Anyone with more than 70db of loss or with very rapid changes in threshold losses (steep curve) of their audiogram, most likely has some dead area’s. A dead region is defined as a part of the cochlea that does not evoke any true response. Often these dead or severely degenerated area’s will give a false response to high levels of pure tone testing by vibrating adjacent good area’s.
Professionals should use a masking system called the TEN test to find these dead spots.
Anyone at home can get a pretty good indication of their dead spots (if any) by using the following method using a PC and its speakers:
First download a audio program that has the piano scale like:
Then aided and un-aided listen carefully to each piano note; If you have perfect normal hearing you would hear each successive tone as a sustained musical note for about 2 seconds…and clicking on the next piano tone should result in a continuously rising (or falling) of pitch. If you click on a note and just get a thud or the pitch does not change then in all likelihood you have a dead or severely degenerated region at that musical frequency.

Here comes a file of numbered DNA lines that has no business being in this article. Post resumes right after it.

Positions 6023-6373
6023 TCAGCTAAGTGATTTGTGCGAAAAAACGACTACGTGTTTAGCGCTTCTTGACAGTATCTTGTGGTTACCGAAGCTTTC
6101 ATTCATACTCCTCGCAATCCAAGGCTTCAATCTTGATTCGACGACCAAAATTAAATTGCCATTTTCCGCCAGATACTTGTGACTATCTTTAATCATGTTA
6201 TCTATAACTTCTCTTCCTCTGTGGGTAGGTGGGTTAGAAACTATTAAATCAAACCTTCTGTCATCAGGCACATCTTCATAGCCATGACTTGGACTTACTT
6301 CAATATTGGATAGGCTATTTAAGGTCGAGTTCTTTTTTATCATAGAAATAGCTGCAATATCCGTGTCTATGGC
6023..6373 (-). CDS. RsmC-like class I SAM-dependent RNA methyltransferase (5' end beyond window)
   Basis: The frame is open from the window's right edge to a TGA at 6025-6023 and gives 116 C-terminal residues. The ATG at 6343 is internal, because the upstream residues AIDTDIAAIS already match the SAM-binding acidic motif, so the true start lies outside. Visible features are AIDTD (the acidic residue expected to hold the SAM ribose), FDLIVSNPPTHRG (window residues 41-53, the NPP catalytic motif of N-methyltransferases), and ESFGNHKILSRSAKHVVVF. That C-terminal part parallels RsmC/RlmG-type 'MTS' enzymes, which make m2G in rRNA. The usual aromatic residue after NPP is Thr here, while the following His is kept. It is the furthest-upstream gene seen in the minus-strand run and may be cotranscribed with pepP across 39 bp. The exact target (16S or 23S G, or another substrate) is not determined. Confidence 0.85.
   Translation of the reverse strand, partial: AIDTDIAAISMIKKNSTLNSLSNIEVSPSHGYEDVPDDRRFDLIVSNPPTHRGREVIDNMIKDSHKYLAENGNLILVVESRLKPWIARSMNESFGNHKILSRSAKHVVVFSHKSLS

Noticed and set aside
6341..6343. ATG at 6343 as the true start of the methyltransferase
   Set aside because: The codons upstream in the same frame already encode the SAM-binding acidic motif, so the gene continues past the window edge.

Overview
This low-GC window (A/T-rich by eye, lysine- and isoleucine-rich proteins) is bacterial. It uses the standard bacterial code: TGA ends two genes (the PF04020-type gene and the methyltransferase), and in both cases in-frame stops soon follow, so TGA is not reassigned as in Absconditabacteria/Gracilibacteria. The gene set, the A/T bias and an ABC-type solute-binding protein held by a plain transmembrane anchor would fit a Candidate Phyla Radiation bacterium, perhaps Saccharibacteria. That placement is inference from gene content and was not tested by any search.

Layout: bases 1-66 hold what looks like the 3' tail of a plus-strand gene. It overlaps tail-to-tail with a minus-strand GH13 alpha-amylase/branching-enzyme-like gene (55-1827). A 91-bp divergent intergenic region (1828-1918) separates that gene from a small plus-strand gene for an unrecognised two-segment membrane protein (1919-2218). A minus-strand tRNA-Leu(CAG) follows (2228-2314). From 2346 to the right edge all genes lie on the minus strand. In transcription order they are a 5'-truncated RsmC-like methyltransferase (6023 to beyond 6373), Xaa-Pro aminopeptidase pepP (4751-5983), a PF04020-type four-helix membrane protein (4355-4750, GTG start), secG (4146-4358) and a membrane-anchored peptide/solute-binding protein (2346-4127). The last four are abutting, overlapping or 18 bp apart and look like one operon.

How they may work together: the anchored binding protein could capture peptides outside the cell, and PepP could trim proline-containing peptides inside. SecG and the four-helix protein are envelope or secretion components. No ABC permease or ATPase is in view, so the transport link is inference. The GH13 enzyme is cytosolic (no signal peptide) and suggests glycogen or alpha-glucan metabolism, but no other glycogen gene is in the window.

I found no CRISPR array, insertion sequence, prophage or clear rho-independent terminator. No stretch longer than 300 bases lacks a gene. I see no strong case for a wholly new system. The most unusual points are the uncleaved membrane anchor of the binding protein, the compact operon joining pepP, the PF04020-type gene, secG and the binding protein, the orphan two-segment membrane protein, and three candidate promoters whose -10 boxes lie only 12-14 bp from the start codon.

Note: The customary pure tone threshold of hearing test (Audiogram) given by a professional will not detect dead area’s in most cases. Many times the professional will mistakenly program the aids boosting the gain at the dead area. This usually results in overloading and poorer speech comprehension. Ed